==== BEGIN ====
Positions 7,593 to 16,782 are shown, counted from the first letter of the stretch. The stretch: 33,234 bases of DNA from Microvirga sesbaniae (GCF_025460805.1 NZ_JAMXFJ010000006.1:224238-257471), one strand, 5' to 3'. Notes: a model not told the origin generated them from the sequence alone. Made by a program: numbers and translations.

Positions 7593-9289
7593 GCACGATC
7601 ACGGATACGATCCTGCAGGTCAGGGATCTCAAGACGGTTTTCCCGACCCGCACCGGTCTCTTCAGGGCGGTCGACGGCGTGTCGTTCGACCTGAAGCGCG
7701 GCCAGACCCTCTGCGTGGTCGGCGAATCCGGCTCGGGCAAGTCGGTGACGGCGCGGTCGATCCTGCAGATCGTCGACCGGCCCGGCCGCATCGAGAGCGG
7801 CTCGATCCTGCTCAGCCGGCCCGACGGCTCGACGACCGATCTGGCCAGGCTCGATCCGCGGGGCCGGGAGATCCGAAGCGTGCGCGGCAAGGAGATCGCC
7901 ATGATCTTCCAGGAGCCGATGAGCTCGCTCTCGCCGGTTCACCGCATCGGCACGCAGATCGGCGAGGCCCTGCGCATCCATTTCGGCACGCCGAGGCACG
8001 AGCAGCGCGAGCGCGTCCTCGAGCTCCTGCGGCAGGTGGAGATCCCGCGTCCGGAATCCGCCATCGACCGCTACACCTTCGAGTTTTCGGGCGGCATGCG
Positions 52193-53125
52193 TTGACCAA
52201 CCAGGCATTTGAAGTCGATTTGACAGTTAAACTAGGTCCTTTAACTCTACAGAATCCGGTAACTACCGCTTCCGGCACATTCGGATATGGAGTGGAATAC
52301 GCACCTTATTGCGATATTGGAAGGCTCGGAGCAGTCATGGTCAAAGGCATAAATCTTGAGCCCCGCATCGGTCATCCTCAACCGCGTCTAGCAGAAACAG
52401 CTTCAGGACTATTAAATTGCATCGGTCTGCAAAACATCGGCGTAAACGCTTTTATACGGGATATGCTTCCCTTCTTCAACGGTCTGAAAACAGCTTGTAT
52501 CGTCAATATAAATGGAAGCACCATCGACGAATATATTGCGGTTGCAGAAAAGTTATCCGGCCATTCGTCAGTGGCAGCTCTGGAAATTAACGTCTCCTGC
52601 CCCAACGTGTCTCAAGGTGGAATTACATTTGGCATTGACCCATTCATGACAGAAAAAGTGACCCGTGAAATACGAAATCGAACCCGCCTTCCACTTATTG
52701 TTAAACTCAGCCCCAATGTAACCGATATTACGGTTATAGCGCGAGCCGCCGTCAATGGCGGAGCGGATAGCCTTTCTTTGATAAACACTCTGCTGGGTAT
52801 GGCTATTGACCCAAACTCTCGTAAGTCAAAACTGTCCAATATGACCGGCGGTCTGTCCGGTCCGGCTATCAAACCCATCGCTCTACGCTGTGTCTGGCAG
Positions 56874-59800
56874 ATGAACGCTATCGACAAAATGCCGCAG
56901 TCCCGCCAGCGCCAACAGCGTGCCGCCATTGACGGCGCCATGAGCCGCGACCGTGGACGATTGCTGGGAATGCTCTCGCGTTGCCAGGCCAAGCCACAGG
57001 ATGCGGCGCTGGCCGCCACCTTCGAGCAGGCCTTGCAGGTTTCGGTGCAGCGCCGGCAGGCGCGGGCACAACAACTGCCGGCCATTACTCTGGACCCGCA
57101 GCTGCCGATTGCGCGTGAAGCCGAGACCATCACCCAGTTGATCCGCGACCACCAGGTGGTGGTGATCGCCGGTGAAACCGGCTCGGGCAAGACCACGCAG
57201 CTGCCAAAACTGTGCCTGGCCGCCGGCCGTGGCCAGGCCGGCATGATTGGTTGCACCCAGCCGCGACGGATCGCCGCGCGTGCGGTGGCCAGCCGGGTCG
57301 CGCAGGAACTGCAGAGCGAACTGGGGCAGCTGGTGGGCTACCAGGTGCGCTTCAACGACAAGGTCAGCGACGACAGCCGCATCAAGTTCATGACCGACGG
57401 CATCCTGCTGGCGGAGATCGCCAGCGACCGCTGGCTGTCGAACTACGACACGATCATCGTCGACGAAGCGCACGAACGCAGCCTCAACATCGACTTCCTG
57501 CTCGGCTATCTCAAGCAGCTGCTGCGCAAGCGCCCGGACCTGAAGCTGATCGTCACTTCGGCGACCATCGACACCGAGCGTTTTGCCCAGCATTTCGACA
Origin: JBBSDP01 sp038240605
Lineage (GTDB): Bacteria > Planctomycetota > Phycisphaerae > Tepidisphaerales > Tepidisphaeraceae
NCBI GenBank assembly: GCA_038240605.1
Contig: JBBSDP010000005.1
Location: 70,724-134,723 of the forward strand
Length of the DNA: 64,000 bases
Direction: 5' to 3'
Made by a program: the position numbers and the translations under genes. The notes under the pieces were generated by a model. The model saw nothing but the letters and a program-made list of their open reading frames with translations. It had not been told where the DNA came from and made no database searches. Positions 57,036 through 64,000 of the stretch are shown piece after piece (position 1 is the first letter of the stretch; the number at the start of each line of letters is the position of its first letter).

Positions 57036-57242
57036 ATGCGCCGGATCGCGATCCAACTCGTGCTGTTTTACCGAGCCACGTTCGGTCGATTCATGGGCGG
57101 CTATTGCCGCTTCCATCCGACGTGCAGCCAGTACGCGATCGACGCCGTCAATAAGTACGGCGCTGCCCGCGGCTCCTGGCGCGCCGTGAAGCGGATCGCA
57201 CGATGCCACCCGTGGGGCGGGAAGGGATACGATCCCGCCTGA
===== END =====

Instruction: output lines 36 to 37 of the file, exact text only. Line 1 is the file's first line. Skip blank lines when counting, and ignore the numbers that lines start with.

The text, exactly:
57036 ATGCGCCGGATCGCGATCCAACTCGTGCTGTTTTACCGAGCCACGTTCGGTCGATTCATGGGCGG
57101 CTATTGCCGCTTCCATCCGACGTGCAGCCAGTACGCGATCGACGCCGTCAATAAGTACGGCGCTGCCCGCGGCTCCTGGCGCGCCGTGAAGCGGATCGCA